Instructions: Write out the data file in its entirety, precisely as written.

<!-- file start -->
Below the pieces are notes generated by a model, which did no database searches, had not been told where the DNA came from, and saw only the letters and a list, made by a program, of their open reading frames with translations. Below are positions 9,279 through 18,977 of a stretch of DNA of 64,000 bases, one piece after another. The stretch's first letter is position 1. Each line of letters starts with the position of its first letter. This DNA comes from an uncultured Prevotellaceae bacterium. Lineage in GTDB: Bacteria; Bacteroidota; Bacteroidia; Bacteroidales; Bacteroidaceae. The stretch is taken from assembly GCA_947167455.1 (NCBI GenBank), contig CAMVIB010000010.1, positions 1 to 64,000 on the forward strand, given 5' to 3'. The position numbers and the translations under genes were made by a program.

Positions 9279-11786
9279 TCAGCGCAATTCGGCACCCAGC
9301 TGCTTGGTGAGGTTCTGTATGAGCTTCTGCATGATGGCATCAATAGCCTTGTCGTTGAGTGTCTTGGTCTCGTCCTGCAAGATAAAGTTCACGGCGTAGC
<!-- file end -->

Below the pieces are notes generated by a model, which did no database searches, had not been told where the DNA came from, and saw only the letters and a list, made by a program, of their open reading frames with translations. Below are positions 9,279 through 18,977 of a stretch of DNA of 64,000 bases, one piece after another. The stretch's first letter is position 1. Each line of letters starts with the position of its first letter. This DNA comes from an uncultured Prevotellaceae bacterium. Lineage in GTDB: Bacteria; Bacteroidota; Bacteroidia; Bacteroidales; Bacteroidaceae. The stretch is taken from assembly GCA_947167455.1 (NCBI GenBank), contig CAMVIB010000010.1, positions 1 to 64,000 on the forward strand, given 5' to 3'. The position numbers and the translations under genes were made by a program.

Positions 9279-11786
9279 TCAGCGCAATTCGGCACCCAGC
9301 TGCTTGGTGAGGTTCTGTATGAGCTTCTGCATGATGGCATCAATAGCCTTGTCGTTGAGTGTCTTGGTCTCGTCCTGCAAGATAAAGTTCACGGCGTAGC